I’m really excited to share with you a website I designed for Dogwood Initiative, which launched this week. Fair Share BC asks a simple but vital question: What’s a fair share of economic benefits for BC of Enbridge’s Northern Gateway pipeline? Whether you’re against the proposed pipeline — as are about three quarters of British Columbians — or for it, or agnostic/undecided, we’d like to hear your opinion.
Understanding that many of us would never put a price on our coast, the main purpose of the site is two-fold: to enable the people to decide what a fair share looks like, and to help conversations happen between folks with different view points. (Maybe Uncle Bob wants more permanent jobs for BC, but thinks we’d get a lot more than we would in reality?) I’d consider myself well-informed, and was surprised by the actual numbers.
Prime Minister Harper’s decision on the Northern Gateway project is anticipated soon. If he gives it the green light, it’s then up to Christy Clark to stand up for BC. But her “fair share of the fiscal and economic benefits” condition in the pipeline’s way is vague — what’s fair by her standards? Dogwood Initiative will collect the public’s Fair Share BC quiz answers (totalling over 2,000) to put some hard, public-powered numbers behind that. I want to make it clear that thinking about what a fair share looks like doesn’t mean we can be bought if we got what we asked for — the reality is that we won’t, so this is an exercise in making it clear that Christy Clark’s fifth condition cannot be met.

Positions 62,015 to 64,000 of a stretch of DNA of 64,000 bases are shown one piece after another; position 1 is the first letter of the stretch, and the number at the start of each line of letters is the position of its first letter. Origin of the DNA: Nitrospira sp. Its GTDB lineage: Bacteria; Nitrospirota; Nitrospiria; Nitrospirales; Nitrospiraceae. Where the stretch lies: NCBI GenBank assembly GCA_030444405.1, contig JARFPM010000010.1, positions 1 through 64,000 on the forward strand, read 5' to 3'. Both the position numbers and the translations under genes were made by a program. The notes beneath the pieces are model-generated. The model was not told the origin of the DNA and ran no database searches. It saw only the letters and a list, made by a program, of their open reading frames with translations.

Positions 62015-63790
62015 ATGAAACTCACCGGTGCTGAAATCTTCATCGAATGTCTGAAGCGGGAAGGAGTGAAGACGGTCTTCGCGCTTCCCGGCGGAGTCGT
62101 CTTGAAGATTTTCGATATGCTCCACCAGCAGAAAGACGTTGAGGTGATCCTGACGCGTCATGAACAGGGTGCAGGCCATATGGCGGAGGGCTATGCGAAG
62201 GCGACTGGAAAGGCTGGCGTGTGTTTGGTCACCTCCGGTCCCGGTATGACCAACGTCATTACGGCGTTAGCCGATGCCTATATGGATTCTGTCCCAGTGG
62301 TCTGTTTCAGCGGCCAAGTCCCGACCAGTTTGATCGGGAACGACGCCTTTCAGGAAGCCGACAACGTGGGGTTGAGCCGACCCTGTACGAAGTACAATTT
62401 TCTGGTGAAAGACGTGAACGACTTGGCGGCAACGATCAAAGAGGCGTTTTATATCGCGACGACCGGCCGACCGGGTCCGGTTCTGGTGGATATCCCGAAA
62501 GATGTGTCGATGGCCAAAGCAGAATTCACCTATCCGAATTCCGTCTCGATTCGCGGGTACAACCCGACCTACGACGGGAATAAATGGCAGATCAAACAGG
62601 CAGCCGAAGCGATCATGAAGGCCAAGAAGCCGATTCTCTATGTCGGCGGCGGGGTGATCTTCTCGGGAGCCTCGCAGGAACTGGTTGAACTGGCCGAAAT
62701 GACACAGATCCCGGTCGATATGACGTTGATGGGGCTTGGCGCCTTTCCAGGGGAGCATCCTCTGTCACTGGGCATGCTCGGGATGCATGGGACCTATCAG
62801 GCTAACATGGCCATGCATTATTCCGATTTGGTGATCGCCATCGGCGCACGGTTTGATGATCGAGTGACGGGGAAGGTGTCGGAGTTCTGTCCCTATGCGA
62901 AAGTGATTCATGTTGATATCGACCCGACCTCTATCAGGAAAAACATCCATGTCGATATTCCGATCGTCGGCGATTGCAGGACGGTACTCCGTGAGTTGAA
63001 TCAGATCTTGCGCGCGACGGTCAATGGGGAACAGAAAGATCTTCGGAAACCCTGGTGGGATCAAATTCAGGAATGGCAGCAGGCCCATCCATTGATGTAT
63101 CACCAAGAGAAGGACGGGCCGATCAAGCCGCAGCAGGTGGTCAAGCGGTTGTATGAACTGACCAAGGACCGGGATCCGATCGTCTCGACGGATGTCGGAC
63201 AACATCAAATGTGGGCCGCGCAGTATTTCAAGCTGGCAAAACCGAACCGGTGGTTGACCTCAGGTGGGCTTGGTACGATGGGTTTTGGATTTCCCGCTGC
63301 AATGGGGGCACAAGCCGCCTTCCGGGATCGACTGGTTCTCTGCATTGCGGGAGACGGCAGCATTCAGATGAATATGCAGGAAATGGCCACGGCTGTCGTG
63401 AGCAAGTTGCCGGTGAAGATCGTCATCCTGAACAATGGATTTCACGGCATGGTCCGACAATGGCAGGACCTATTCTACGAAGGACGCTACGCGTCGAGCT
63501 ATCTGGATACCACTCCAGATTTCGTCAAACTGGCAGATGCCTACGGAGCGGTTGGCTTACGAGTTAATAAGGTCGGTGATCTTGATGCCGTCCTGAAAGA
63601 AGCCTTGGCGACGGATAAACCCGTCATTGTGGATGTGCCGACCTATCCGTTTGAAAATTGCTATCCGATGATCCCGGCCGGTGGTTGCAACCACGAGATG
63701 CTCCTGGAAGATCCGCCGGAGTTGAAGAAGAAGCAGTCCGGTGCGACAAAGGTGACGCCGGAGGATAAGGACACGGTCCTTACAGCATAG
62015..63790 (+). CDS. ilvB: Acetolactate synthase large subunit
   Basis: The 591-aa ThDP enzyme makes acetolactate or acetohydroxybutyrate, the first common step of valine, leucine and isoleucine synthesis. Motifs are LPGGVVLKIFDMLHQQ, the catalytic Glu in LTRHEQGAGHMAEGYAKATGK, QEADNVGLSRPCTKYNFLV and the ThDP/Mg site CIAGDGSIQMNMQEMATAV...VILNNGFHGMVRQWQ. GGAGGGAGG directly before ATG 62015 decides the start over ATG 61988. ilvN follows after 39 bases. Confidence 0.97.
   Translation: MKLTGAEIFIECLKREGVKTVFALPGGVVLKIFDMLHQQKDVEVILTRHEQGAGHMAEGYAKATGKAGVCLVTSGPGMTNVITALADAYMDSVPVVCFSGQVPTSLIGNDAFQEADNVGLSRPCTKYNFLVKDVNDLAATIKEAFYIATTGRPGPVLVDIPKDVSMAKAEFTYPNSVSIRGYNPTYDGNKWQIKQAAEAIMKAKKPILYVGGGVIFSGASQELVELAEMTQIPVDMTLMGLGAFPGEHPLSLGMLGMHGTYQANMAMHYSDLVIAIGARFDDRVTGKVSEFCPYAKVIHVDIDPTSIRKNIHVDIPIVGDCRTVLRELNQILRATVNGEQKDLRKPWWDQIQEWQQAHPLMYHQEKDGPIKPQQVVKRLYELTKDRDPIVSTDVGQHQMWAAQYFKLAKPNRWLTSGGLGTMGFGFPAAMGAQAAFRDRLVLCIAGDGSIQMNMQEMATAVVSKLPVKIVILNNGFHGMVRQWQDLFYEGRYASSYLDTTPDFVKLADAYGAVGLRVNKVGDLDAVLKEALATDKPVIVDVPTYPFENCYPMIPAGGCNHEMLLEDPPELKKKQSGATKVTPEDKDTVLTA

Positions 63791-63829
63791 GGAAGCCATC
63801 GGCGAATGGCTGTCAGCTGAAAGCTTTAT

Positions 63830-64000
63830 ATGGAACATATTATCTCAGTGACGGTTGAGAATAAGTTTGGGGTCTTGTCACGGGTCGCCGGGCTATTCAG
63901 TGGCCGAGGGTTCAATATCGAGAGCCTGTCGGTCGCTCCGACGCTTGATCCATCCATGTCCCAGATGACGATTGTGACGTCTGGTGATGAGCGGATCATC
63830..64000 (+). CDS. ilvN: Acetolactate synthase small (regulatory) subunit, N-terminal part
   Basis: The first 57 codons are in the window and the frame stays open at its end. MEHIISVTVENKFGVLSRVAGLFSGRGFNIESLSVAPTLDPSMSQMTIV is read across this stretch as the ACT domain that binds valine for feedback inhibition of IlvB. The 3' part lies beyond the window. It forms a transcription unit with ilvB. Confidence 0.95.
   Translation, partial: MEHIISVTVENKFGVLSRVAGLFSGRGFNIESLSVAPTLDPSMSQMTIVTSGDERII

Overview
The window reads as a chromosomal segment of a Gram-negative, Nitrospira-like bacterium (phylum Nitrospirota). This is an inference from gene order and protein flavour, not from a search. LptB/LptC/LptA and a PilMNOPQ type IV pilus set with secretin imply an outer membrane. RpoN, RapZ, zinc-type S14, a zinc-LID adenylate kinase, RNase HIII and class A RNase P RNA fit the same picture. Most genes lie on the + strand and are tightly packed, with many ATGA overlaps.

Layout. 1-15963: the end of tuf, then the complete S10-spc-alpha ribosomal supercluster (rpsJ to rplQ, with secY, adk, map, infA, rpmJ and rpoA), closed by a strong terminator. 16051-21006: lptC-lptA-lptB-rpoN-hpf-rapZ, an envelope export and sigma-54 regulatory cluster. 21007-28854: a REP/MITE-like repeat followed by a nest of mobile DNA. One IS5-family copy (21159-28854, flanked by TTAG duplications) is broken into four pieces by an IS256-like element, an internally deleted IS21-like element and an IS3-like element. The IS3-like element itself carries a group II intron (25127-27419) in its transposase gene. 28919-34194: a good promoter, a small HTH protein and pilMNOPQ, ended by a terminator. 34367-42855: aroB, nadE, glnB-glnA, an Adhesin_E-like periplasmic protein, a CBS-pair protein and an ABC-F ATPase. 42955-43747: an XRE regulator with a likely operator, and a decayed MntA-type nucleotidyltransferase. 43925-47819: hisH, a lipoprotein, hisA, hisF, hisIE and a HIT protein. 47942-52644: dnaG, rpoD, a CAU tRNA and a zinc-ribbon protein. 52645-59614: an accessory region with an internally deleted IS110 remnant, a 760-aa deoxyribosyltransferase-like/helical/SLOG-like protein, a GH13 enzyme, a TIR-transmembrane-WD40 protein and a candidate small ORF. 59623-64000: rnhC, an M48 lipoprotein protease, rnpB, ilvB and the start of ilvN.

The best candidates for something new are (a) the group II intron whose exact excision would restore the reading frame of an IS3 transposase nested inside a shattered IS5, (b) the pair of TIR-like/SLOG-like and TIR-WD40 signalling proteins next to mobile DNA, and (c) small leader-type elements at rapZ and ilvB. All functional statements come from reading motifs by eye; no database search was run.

I worked closely with Kai Nagata, Energy and Democracy Director. Dogwood Initiative’s Karl Hardin and Joshua W provided technical heavy lifting for which I am grateful.
Additional ways to take action
Join over 16,000 people to send a message to the “Enbridge 21” — BC’s Conservative MPs who stand to lose a lot if the federal government approves the project. Encourage them to support BC instead of Enbridge.
It’s with great pleasure that I share with you a project that was long in the making. Built entirely by volunteers, the new Vancouver Public Space Network website is a labour of love that began about three years ago. I think that extended anticipation made the ultimate launch that much more exciting for me and, I think, for them. It’s also amazing to consider how much technology has changed since our first conversation.